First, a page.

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27,000 Gallons of Sewage Spilled Into Falls Run, Stafford County Says

By Susan Larson. Screen shot of Stafford County’s original announcement about the spill.

Stafford County now estimates 27,000 gallons of sewage entered Falls Run on Monday, Aug. 24, 2015.

“Stafford Utilities determined late on Monday, August 24, 2015, that a sewage spill had occurred in Falls Run, upstream from the Historic Port of Falmouth Park, due to the failure of a plug in the pipe system,” the county announced on its website (screen shot attached with this article). This original notification from Stafford County to county residents did not include the extent of the spill.

“You have the wrong information,” David Allen wrote after Fredericksburg.Today published the information provided by Stafford County. “The spill was from the pump house flowing into the creek. I was told over 30,000 gallons, but could have been more! …. They caused it by shutting down one pump at Brooks Park and rerouting the sewage to Washington Street, and since this was not the first time that has happened in the last three weeks, the pump could not handle it and it flowed out of the pump to the river, a utilities official told me today!”

View Mr. Allen’s photos on Facebook

We contacted Stafford County Administrator Anthony J. Romanello for clarification of the details. Deputy County Administrator Keith C. Dayton promptly responded. Following is his unedited response.

Ms. Larson:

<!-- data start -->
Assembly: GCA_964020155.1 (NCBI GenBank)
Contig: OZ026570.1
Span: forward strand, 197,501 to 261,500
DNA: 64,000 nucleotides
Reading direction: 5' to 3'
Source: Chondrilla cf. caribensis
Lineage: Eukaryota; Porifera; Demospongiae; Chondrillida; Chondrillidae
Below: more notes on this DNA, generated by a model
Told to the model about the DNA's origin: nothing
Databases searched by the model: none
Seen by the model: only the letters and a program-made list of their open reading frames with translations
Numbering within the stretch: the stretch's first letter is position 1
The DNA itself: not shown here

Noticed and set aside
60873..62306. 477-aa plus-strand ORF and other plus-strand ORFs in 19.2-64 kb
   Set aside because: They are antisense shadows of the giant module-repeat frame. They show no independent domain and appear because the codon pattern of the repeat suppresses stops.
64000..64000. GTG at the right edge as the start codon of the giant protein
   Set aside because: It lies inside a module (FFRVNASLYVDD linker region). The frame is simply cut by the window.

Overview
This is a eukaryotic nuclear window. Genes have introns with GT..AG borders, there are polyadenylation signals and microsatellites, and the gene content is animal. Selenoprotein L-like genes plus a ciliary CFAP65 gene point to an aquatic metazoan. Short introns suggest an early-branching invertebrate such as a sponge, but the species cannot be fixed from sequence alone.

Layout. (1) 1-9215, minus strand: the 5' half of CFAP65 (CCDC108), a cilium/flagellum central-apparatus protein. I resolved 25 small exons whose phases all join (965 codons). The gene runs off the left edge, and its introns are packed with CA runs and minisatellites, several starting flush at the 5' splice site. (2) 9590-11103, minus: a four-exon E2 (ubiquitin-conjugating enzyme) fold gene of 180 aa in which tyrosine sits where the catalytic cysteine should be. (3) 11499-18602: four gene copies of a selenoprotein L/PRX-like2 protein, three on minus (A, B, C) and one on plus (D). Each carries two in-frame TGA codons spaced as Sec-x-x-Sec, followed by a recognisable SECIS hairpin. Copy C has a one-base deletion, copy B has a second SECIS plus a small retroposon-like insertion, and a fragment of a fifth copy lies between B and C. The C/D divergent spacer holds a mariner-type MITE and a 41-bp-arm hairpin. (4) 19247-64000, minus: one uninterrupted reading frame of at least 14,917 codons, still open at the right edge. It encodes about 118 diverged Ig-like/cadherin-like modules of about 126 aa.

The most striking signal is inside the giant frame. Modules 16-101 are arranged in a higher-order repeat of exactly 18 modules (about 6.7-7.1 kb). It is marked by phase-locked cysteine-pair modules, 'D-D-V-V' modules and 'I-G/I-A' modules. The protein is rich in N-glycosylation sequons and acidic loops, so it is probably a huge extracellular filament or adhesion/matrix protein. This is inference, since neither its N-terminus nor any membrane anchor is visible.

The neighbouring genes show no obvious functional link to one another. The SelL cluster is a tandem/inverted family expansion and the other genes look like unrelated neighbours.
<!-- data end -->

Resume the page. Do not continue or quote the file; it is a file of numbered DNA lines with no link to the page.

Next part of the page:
“I am answering your questions on behalf of Mr. Romanello. Below is a more detailed explanation of the recent events that was provided to a resident of Falmouth, among others. I believe it answers your request for more information.

“Our Utilities Department became aware of a break in a major sewage force main (a pressure pipe conveying raw sewage from a pump station to a downstream location) in St. Claire Brooks Park. This is the third time recently that this pipe has failed in the same general area, and in order to make the repair, the large pumping station on Washington Street had to be taken out of service. While the station was out of service, we used septic hauler trucks to transport sewage to a downstream location. Due to the size of the pumping station, crews also used a smaller pump to transfer flow to a nearby manhole which flows to the River Road Pump Station.

“This increased flow in the gravity lines running to the River Road PS caused one of the man-holes to surcharge higher than normal. This increased depth in the manhole allowed flow to enter an abandoned line which led to the Falls Run Creek and eventually the Rappahannock River upstream from Falmouth Beach. The abandoned line had been plugged; however, the plug has failed, allowing sewage to enter the creek. Crews will permanently seal the manhole today to ensure this abandoned and broken line does not receive flow in the future. We also made a more extensive repair of the force main in the problem area, and are planning a total replacement of the pipe in the future.

“In order to ensure the safety of our citizens, signs will be posted along the creek and Falmouth Beach to notify citizens of the sewage spill and to caution them against entering the water. Falmouth Beach will also be closed until further notice. Testing will be done today to determine if bacteria levels are at a safe condition. Once the testing has proven the levels are safe, the beach will be reopened. The bacteria test is a 24 hour test; therefore the beach may be closed through tomorrow.

“To answer your other questions, we estimated 27,000 gallons of sewage entered the creek. We calculated this based on the time we estimated the discharge was occurring, and the rate we were pumping. County staff has collected the samples and taken them to our Little Falls Run Wastewater Plant for testing. We have a lab with personnel certified for this test. The first test results will be available later today. We are required, and have done so, to notify the Virginia Department of Environmental Quality whenever sewage is discharged into state waters.”

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